Yes. But they’d want a discount of $1150 I expect.

It might be difficult to sell like that because the buyer would wonder whether the leak had resulted in an engine overheating.

On the other hand, based on some of the posts I’ve seen here, there are people who would nuy it sight-unseen just because they want to say they have an Audi.

I have been monitoring the loss of coolant every day. Its small - may be 25ml to 30ml. I do keep it topped. I have seen drips when the engine is hot and running. It does not drip when the engine is cut out and when its cold. It kind of proves that its not a crack in the engine block, does’nt it? Engine block cracks usually don"t leak when the engine is hot since metal expands and seals - right?. If that is so then a water pump seal leak becomes more plausible.

Any comments.

Where is the coolant leaking from, is it right from the belt end of the engine? If so, that’d be consistent with a failing water pump.

From what I’ve seen, the 7 hour estimate to replace the water pump sounds accurate. You basically have to remove the whole front of the car, bumper, lights, and all, to gain access. This is where a lot of the time/labor costs are involved, in removing all that, then putting it back when he’s done.

He is, therefore, correct to suggest doing the timing belt work at the same time. The procedure to get to the timing belt is the same as getting to the water pump, and the timing belt needs to be changed every 60,000 miles or so (or it risks catastrophic destruction of the engine).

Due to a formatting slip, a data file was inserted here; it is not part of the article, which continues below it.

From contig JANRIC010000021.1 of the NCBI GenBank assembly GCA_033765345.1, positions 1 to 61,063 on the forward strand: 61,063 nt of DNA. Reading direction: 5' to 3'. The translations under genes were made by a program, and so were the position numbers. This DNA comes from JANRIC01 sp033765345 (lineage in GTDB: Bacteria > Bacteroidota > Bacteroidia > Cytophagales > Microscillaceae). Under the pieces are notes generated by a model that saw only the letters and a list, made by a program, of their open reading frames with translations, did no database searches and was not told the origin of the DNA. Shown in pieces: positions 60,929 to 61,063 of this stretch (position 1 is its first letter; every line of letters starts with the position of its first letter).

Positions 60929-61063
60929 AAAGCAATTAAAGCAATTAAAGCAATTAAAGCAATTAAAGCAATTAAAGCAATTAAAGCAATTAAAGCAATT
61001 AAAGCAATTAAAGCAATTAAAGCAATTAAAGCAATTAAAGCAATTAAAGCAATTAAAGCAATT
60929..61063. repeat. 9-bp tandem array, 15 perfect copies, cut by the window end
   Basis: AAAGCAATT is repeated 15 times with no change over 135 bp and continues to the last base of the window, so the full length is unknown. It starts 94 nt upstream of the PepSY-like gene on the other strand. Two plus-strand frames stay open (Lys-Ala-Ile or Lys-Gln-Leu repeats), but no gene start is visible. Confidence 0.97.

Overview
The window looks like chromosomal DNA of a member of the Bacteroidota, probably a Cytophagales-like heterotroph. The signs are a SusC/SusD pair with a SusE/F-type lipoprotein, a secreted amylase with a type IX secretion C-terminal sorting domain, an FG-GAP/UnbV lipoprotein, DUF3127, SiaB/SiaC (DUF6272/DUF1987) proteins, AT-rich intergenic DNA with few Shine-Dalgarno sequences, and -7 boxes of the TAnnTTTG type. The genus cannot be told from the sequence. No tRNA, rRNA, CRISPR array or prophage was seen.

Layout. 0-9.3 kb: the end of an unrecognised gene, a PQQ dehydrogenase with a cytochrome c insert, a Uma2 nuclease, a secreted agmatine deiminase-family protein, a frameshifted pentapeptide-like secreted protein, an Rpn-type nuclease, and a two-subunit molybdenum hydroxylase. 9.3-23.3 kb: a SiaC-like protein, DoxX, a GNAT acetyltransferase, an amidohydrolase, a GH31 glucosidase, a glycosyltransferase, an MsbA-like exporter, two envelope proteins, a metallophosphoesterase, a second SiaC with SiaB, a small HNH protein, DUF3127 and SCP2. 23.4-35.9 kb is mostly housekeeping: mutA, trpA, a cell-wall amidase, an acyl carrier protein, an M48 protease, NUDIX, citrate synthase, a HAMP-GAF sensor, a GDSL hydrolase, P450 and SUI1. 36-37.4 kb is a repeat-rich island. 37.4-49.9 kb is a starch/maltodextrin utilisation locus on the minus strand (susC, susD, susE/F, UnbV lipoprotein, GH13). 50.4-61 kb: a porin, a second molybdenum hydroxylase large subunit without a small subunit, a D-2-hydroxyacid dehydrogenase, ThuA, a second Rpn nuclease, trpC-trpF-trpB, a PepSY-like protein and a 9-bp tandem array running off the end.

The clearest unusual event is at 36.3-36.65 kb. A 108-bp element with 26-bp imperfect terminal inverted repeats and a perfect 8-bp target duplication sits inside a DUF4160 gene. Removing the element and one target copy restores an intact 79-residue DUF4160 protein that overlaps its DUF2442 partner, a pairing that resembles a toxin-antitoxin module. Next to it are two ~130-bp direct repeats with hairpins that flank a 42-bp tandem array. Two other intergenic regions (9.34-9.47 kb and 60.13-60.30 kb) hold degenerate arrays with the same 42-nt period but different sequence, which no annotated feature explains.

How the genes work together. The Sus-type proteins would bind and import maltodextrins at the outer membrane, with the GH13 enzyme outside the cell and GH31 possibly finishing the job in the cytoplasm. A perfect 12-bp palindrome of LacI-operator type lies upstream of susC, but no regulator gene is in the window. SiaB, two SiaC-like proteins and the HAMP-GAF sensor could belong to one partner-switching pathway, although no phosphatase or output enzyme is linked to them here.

You can borrow a leakdown pressure test tool from some chain parts stores. This will put pressure on joints or gaskets when cool and help localize the issue. A free test vs 1100$ i would go for the test. At this point the car will not last forever unless the wallet is brimming with cash. It is a judgement call that needs a clear goal.

Let me share a few data points when my mechanic tested for the problem. After the car engine was stopped and the car had cooled a little bit my mechanic attached a pressure device on to the opening of the coolant reservoir. He basically screwed the pump with a meter and pumped in pressure to see if the leak would happen. We waited for 15 mins. We did not see any drips. ( I was there.) He then started the car and raised the engine (speed and temp) the drips were noticed from the timing belt and water pump housing area.

He suspects the water pump more but he also added that it could be a crack in engine block but cannot confirm until he opens up the housing. That’s going to cost 1100 (opening plus replacement of parts).

I am trying to independently confirm and rule of the engine block crack. It does not seem to leak when the engine is cold. It does leak when the engine is running. Which seems to suggest seal in the water pump etc. What do you all think?